Early Computing

The origins of the computer lie in the development of large mechanical calculating machines from the early nineteenth century. The English mathematician Charles Babbage is considered to have invented the concept of the programmable computer when he devised his Analytical Engine, which was never completed. Babbage’s idea of storing instructions on punched cards was adopted with commercial success by the American inventor Herman Hollerith. Hollerith’s first punch-card data-processing machine was developed specifically for tabulating U.S. census returns in 1890. From 1896, Hollerith’s company, the Tabulating Machine Company (which later became part of the International Business Machines Corporation), built similar machines for a range of uses.

While punched-card calculating machines proved an effective means of speeding up lengthy tabulations, they were not suitable for carrying out more complex mathematical tasks, such as differential equations. In 1876, the Irish physicist Sir William Thomson (later Lord Kelvin) put forward the concept of a mechanical differential analyzer for solving differential equations. However, as with Babbage, Thomson’s ideas were too advanced for contemporary engineering capabilities. The idea of the differential analyzer resurfaced in the 1930s. In the mid-1920s, the American scientist and electrical engineer Vannevar Bush began work on a mechanical-electrical differential analyzer, which he called the product integraph. As the product integraph could only solve the simplest differential equations, in 1930 Bush began to develop a more complex differential analyzer that could handle eighteen independent variables.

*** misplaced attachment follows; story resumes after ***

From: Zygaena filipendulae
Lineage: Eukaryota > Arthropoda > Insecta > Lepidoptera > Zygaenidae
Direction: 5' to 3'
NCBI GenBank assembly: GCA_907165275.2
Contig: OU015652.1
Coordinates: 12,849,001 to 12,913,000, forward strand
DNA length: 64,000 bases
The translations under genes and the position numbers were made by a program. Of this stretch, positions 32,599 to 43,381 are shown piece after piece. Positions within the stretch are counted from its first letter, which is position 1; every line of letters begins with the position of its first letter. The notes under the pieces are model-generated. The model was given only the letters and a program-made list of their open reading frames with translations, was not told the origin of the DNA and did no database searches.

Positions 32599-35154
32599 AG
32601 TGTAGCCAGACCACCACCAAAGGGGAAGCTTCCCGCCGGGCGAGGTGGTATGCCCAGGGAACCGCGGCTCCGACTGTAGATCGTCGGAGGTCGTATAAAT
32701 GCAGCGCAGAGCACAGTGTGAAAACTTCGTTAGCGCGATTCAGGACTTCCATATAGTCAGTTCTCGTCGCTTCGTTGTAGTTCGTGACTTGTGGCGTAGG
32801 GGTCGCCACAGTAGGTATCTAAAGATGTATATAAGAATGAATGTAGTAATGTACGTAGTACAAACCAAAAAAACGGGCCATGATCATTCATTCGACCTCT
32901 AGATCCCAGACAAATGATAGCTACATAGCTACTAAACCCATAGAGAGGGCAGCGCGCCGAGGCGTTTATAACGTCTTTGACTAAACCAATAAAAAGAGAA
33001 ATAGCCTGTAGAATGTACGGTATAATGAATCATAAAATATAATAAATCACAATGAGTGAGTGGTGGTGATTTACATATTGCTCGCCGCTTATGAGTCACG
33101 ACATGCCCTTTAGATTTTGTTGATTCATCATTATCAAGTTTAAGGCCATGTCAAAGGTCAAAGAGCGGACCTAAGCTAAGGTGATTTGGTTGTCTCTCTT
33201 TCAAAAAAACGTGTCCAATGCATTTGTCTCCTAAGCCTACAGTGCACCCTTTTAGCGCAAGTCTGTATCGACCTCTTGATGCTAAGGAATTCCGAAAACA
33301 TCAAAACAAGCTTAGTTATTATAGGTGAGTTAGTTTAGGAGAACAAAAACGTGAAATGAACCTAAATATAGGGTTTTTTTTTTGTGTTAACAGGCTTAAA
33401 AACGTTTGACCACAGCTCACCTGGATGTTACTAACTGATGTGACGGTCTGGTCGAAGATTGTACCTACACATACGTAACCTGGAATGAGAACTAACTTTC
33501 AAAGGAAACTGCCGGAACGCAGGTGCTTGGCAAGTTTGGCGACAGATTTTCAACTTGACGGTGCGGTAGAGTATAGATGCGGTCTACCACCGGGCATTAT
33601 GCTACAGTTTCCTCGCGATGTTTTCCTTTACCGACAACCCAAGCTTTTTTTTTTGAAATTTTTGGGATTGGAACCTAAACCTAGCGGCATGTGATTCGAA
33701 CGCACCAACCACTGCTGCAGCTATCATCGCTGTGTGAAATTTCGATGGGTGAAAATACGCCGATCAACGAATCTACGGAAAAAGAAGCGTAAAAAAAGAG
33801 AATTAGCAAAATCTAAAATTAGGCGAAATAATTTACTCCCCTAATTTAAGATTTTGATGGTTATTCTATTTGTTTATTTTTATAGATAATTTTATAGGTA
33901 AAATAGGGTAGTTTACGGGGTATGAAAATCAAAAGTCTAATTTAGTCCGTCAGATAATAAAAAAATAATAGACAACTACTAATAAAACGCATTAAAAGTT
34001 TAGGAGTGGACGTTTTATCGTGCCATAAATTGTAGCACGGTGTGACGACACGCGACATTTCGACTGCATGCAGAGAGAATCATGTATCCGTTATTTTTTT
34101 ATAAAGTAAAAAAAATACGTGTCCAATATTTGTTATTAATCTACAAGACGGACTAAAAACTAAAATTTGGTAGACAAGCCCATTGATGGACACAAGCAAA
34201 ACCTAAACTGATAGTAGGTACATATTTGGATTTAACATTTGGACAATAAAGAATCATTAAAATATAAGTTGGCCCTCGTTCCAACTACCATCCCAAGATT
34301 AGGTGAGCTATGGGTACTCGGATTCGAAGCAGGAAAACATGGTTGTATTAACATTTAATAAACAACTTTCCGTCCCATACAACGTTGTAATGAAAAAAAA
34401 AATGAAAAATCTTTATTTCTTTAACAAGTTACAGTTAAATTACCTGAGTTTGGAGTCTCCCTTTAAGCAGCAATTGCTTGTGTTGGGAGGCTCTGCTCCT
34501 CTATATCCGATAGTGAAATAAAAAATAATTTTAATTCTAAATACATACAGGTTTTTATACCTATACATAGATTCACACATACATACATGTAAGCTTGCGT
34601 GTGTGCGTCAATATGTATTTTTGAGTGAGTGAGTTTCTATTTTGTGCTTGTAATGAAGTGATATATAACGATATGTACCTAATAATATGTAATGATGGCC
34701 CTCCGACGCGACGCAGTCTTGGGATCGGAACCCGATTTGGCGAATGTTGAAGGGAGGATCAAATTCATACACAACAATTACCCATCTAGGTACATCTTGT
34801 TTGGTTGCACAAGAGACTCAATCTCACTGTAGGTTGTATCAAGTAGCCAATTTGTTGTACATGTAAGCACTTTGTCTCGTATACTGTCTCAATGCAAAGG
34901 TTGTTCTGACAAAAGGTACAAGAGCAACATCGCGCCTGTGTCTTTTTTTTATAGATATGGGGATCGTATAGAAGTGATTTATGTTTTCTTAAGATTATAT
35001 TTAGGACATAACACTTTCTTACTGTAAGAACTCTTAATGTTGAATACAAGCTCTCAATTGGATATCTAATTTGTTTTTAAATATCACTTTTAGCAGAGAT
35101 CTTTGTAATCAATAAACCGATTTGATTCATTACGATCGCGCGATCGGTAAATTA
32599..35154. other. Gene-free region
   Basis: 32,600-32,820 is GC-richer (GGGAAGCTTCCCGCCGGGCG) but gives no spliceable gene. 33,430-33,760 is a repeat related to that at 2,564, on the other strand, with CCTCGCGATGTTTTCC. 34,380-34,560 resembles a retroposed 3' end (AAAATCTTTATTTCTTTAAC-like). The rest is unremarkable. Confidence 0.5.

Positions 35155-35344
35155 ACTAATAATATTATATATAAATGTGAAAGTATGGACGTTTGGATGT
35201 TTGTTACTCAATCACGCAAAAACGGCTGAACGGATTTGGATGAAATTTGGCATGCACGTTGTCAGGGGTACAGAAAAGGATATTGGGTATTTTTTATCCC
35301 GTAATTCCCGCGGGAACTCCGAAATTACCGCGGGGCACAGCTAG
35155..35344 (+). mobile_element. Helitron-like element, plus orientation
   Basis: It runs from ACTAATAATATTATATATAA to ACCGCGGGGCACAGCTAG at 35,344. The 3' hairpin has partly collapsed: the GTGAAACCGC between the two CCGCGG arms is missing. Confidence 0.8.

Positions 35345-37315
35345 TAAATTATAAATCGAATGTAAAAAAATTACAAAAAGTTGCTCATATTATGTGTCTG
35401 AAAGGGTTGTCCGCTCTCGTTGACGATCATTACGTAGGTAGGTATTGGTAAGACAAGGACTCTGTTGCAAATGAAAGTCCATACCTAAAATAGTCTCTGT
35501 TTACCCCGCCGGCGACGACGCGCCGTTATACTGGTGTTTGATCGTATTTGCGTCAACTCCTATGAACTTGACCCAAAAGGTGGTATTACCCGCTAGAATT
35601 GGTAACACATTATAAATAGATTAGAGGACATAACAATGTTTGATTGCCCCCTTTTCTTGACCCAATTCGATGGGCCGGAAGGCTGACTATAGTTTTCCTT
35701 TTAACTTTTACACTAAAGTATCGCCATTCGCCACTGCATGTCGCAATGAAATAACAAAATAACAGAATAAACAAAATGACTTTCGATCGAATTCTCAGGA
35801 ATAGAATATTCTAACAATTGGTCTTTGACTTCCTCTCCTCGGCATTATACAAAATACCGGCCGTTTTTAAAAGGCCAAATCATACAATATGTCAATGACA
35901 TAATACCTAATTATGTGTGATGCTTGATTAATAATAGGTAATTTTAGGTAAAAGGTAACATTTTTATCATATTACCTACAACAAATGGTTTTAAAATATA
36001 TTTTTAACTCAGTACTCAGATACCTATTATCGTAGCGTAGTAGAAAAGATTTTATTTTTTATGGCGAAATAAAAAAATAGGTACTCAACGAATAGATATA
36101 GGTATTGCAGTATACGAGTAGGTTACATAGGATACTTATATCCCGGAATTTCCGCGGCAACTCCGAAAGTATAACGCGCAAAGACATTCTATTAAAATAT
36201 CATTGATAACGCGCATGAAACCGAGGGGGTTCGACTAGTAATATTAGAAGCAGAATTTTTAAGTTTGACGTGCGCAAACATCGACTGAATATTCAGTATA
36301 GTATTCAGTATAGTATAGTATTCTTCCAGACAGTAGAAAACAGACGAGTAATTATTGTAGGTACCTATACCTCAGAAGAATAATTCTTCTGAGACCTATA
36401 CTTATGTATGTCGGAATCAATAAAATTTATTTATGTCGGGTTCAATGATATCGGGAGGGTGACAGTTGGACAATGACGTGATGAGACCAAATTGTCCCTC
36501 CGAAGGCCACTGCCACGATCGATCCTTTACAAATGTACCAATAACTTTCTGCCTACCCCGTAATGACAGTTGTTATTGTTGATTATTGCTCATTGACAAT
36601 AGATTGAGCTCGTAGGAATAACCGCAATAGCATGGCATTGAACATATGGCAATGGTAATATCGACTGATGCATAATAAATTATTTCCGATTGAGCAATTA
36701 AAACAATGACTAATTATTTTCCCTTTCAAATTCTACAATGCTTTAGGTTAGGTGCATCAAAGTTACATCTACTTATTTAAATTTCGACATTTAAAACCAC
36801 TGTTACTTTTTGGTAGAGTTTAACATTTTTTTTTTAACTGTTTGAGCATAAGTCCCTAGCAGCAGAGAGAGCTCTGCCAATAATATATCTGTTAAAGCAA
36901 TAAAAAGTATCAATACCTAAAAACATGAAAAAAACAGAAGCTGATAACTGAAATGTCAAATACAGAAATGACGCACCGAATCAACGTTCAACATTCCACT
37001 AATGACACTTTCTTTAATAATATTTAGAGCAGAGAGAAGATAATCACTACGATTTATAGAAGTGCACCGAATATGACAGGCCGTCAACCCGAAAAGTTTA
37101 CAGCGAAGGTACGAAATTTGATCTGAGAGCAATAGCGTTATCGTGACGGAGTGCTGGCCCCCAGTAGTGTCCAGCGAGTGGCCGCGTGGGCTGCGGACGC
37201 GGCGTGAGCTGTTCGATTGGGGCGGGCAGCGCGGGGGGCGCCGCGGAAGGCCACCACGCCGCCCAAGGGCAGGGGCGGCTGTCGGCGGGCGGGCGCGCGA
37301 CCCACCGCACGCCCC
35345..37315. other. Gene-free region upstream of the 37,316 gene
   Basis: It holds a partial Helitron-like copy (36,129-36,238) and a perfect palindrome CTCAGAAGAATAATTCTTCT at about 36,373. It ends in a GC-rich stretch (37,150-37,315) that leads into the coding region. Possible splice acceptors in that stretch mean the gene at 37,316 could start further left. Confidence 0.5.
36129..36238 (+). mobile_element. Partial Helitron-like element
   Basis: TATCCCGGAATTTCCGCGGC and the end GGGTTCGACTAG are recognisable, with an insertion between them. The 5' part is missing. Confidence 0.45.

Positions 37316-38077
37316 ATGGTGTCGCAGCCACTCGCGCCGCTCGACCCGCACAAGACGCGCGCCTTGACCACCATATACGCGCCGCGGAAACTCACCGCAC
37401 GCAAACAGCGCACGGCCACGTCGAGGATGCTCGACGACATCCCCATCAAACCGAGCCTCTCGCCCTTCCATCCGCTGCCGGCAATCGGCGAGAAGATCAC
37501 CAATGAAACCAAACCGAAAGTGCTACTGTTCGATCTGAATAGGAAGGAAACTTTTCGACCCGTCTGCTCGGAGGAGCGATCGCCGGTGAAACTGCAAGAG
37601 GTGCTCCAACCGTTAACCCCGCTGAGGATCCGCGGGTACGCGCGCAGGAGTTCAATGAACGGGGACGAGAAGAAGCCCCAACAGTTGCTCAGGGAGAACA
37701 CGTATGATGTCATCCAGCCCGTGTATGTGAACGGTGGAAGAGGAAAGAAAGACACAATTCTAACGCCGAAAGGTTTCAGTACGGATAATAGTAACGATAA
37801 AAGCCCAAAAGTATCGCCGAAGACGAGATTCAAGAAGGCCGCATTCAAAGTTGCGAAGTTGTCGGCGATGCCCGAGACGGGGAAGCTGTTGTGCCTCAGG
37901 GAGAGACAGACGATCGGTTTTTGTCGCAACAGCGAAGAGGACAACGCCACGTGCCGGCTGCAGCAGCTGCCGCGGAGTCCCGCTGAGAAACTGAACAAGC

The leading European computing pioneers of the 1930s included Douglas Hartree, who constructed the first British differential analyzer, and Konrad Zuse, a German engineer who built the first binary calculator, fed by a punched-tape reader, in 1938. The significance of Zuse’s work is that it laid the foundations for digital computing. Earlier mechanical and electromechanical calculating machines were analogue computers, meaning that each of their components yielded a range of values, which combined to produce a result. Zuse’s binary calculator was based on the binary algebraic method of the nineteenth-century English mathematician George Boole, who demonstrated that equations could be reduced to a series of true or false propositions. This is known as Boolean logic, and in binary code the values of 0 and 1 are used to represent false and true. The advantages of the binary system became more apparent when electronic computers were developed in the late 1940s. The binary system lends itself perfectly to circuits where the state at any point depends on the presence or absence of a pulse of current or the low or high voltage of a component. A long series of bivalue electronic transactions is much simpler to engineer reliably and much more flexible in terms of program routines than fewer transactions with many possible values. In 1939, John V. Atanasoff and Clifford Berry of Iowa State University built the world’s first electronic calculator, which had an external magnetic drum to store a binary code program.